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National action plan for osteoporosis announced

Carole David was gardening in her backyard in 2015 when she brushed off a water dragon that had jumped on her shoulder.

The motion of turning caused her significant back pain.

“I didn’t think anything of it, but it was very painful,” David said.

It set David, now 65, up for months of tests with doctors, colonoscopists and gynaecologists until one hospital doctor discovered she had multiple tiny fractures in her spine.

David said a $4 million national action plan for osteoporosis announced on Thursday would have saved her time.

The new plan will educate doctors and punters about osteoporosis, which leads to more brittle bones that have a higher risk of being broken.

“It’s so important to get the message out there,” David said.

“Because you don’t feel ill when you’ve got it, the only time you realise you’ve got something wrong is when you actually fracture or break something.”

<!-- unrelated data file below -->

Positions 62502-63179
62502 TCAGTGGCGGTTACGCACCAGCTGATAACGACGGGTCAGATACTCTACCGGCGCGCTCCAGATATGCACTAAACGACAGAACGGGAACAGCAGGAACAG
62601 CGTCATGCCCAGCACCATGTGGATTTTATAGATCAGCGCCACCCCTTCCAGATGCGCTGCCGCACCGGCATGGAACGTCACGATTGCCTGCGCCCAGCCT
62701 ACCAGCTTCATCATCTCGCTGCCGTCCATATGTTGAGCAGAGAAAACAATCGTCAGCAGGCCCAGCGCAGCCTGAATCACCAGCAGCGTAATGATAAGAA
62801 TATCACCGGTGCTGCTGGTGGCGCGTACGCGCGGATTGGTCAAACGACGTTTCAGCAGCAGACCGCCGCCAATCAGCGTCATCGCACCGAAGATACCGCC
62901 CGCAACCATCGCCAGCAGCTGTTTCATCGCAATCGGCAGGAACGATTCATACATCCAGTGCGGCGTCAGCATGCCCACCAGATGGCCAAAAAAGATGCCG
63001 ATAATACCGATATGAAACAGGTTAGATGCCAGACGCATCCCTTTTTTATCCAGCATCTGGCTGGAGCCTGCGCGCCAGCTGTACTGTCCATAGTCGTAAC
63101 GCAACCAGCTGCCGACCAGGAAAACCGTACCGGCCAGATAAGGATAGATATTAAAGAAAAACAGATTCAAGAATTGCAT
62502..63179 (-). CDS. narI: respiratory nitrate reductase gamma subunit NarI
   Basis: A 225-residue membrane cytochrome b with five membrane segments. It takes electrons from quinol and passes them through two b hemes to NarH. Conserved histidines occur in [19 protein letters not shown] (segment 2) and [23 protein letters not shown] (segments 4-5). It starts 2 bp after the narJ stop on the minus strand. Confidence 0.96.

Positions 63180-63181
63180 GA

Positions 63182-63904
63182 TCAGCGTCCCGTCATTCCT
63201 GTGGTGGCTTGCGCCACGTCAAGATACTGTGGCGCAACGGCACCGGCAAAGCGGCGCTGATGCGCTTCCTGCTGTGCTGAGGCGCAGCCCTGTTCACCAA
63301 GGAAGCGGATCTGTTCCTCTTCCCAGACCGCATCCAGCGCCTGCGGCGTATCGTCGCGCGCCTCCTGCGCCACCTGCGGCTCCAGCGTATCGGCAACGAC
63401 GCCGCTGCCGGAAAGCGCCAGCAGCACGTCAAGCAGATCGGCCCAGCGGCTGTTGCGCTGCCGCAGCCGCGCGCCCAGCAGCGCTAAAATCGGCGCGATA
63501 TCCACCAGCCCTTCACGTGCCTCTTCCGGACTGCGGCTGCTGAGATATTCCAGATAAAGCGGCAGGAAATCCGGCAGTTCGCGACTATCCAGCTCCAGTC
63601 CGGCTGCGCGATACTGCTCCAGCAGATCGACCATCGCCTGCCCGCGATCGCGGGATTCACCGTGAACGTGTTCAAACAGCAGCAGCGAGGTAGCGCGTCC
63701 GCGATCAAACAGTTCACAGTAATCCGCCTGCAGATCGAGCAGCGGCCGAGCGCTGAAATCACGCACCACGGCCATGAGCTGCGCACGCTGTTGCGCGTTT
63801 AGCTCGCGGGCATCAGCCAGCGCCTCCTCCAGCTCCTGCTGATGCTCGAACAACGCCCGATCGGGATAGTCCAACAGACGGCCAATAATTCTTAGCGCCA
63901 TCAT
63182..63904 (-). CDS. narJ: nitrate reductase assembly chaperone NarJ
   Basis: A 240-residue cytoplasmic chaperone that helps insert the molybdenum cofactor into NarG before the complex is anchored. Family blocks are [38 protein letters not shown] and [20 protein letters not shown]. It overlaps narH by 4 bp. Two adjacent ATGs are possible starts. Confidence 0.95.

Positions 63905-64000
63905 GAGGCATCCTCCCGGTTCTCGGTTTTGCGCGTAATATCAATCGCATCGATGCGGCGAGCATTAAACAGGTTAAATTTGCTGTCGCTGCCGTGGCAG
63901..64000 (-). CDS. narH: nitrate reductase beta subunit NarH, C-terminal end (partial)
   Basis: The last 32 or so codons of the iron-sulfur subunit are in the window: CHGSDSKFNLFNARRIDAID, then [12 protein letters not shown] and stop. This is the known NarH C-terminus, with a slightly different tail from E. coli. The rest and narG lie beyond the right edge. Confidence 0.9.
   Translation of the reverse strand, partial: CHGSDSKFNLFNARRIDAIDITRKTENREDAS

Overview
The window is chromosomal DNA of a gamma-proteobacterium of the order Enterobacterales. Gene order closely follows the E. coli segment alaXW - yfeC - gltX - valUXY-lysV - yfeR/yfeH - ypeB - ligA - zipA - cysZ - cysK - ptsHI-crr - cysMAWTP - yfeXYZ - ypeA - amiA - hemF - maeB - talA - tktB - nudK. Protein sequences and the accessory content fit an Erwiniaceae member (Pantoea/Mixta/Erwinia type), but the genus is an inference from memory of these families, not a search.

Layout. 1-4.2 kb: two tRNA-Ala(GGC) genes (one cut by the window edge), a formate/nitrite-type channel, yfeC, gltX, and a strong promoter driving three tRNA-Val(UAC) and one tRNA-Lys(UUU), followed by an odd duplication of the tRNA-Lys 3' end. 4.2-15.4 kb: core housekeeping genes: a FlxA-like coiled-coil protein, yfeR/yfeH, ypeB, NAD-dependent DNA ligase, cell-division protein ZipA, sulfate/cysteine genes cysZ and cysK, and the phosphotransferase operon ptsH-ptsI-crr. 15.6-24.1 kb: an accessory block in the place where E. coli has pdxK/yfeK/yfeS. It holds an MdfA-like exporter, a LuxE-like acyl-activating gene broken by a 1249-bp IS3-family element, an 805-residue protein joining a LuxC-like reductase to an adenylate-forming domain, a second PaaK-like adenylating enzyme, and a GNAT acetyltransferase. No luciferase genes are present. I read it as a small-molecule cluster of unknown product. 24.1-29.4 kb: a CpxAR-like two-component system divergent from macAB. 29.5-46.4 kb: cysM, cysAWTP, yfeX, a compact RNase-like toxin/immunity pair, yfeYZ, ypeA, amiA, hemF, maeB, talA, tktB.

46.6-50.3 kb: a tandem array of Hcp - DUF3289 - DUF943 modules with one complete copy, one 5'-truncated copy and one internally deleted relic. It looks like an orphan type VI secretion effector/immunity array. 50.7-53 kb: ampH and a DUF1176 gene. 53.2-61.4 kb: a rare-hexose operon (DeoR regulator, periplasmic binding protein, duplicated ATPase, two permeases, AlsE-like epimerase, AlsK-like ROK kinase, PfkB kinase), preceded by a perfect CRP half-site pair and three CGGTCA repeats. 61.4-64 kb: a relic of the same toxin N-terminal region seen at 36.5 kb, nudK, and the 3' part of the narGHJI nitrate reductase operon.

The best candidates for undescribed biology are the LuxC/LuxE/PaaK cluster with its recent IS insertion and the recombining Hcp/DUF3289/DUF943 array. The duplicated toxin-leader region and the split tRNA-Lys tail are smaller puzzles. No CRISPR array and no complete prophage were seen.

Osteoporosis Australia’s medical director Professor Peter Ebeling said Thursday’s announcement from Health Minister Greg Hunt was a “delightful surprise”.

Ebeling said their first priority was increasing community awareness, with programs to educate school kids on the importance of bone health.

He said risk factors include previous broken bones, a family history of osteoporosis, low calcium in one’s diet or a lack of Vitamin D.

Ebeling said cancer treatment drugs and steroids to treat arthritis could also lead to the condition.

“I see a lot of young people with osteoporosis,” Ebeling said.

Osteoporosis Australia estimated the cost of the disease to hit over $2.1 billion, with 70 per cent of that related to the costs of treating factors.

Ebeling said more than 80 per cent of people with osteoporosis who present to medicos with broken bones weren’t investigated for symptoms of the disease.

He said it was an “easy test” with Australians receiving a free one on their 70th birthday.

Ebeling said it was more commonly seen in women than men.

David said even now she still has to tell doctors about her condition.

Just recently a simple fall shattered her sternum, with a doctor telling her, “Now dear, I don’t believe you could do this much damage with this sort of accident”.

“First of all, don’t call me dear,” David said before telling the doctor about her condition.

“It’s the plan about education, it’s about getting people to understand how serious it is,” she said.

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